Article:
I'm not getting younger.
I know right? I was surprised, too!
If the average lifespan of an American woman is 77, I'm well beyond middle-aged, and pushing hard against retirement. I'm still "young", relatively, but this years birthday is a milestone one. I've been around for a while, and I still have some time to go, but ... I'm not getting any younger.
I actually love that there's a real job called Certified Aging in Place Specialist. Specifically, the job of a CAPS is to assist older people with remodeling their homes to accommodate their changing needs - like making the space wheelchair/walker-friendly and making bathrooms more easily accessible to people with limited mobility.
A few years ago, a friend of mine was remodeling her kitchen. Like me, she's already planned that her home is where she will live until she dies. She's cautioned her children that putting her in an Assisted Living Facility should be done so at their peril. She's told them that the child who takes care of her in her twilight years will be the ONE who reaps the benefits of her estate.
I've told my children something similar.
This friend designed her new kitchen keeping in mind the possibility that she may be in a wheelchair later in life. I thought her plan was a stroke of genius.
And as often happens to me, in one of those serendipitous moments, I recently read an article regarding staying put rather than purchasing a new home. This article was geared toward people much younger than I am and was from the standpoint of pointing out the cost savings of staying in one's home rather than purchasing something new.
Different audience - same message ... ish ... that I've been preaching with my bug-out in place mantra.
I completely agree with the advice to stay where one is, especially for financial reasons. Moving is expensive, always. With the exception of people who are moving long distances for whatever reason, the only time one financially benefits from selling one's house and buying another is if one is in a too big, too expensive house, and one does some serious downsizing. Unless one's circumstances make it impossible to stay, staying put is always a better idea. Moving because one is tired of one's old house is just silly and frivolous ... and seriously, are there really people who do that?
Over the years, Deus Ex Machina and I have looked at a lot of houses with the goal of moving. Our reasons to move have included: the desire to be closer to those places we spent most of our time to cut back on driving (I hate driving); the wish for more land so that we could be more self-sufficient; the need to have a house with an apartment addition and more land so that we could have a place for our older children.
Always, after a frenzied search for this better place, we realized that what we have is just exactly what we need, and while those other things would be nice, we find more and more that our current home is where we should be. Like, if we had moved closer to those activities our daughters were doing back in those days to cut back on how much I was driving, we would be further away from some of the activities/opportunities they are enjoying today - including further away from Deus Ex Machina's job.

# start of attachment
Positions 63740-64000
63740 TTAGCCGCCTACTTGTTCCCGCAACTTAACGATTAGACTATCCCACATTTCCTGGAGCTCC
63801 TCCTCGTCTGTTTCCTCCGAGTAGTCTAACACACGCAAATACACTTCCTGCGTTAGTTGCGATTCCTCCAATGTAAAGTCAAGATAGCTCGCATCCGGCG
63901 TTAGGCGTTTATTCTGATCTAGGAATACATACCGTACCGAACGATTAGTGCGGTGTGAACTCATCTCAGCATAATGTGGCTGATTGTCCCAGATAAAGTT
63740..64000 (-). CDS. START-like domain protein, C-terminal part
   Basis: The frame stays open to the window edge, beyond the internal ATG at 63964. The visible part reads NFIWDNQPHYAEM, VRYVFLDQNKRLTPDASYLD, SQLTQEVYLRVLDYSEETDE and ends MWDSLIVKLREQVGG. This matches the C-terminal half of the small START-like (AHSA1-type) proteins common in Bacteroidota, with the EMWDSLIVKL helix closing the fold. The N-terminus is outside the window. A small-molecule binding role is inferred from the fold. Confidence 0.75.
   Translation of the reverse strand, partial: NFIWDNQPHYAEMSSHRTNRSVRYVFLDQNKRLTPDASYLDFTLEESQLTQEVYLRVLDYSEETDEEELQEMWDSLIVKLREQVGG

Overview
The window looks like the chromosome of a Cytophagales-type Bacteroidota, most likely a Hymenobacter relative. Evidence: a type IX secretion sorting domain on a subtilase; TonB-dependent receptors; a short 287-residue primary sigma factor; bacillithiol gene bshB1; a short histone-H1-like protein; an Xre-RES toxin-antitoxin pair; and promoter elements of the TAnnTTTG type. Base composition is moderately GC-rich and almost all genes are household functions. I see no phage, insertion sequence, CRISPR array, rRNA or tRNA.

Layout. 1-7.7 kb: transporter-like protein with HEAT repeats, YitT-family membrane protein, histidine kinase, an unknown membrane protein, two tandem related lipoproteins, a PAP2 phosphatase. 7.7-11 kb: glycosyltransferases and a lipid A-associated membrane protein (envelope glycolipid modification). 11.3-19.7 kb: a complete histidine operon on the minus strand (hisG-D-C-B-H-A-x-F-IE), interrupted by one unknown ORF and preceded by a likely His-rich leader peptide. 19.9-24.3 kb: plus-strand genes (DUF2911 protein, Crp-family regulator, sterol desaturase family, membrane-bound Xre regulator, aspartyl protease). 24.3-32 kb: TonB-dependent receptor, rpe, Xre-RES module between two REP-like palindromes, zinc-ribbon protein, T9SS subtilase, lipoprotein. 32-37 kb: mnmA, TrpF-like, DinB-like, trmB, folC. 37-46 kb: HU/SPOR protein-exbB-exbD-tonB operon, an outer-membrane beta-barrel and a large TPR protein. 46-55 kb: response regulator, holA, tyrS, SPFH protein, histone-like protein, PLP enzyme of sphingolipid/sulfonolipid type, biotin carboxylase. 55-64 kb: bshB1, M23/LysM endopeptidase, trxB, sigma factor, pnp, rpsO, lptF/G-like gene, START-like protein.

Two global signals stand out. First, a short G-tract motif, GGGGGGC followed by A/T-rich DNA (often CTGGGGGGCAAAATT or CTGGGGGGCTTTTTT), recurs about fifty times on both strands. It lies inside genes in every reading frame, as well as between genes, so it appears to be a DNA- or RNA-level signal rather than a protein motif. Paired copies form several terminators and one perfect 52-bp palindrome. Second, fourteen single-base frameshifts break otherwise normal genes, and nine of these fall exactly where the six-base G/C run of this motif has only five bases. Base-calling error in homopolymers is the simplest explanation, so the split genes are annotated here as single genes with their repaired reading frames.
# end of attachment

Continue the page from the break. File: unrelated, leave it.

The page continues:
More land is more work. It would have been nice to have had five or more acres when my children were younger and to have raised all of our own meat and vegetables, but as they've gotten older and moved out, I'm realizing that the smaller space will be perfect for me and Deus Ex Machina in those years when our daughters are off on their adventures and it's just the two of us.
One 4'x4' garden bed can feed an adult two vegetables per day through the entire growing season. We have lots of 4'x4' garden beds. Six chickens is more than enough to give the two of us all of the eggs we'll need. One whole meat chicken will feed just the two of us for a week. We have plenty of land for just the two of us to raise all of our own vegetables for the spring, summer and fall (with some extra for storage), and to get an adequate supply of protein.
If we'd had been able to find the more perfect house ten years ago, when our children were young, then it might have been a good move. But now ... it just wouldn't make a lot of sense.
Both articles made me start thinking about some of the things that I would change about my current house to make it more future-friendly - both in terms of my aging body, but also, in making it more eco-friendly in a world that will more likely than not be experiencing resource depletion. Those articles also reminded me that, perhaps subconsciously, Deus Ex Machina and I have been making some pretty wise upgrades to our home.
My remodeling plans are not, necessarily, just for me, though. My goal is actually to build a legacy for my children (or the child who takes me up on my offer of caring for me in exchange for this house) to inherit when I pass - a place they can live that is low-energy and comfortable.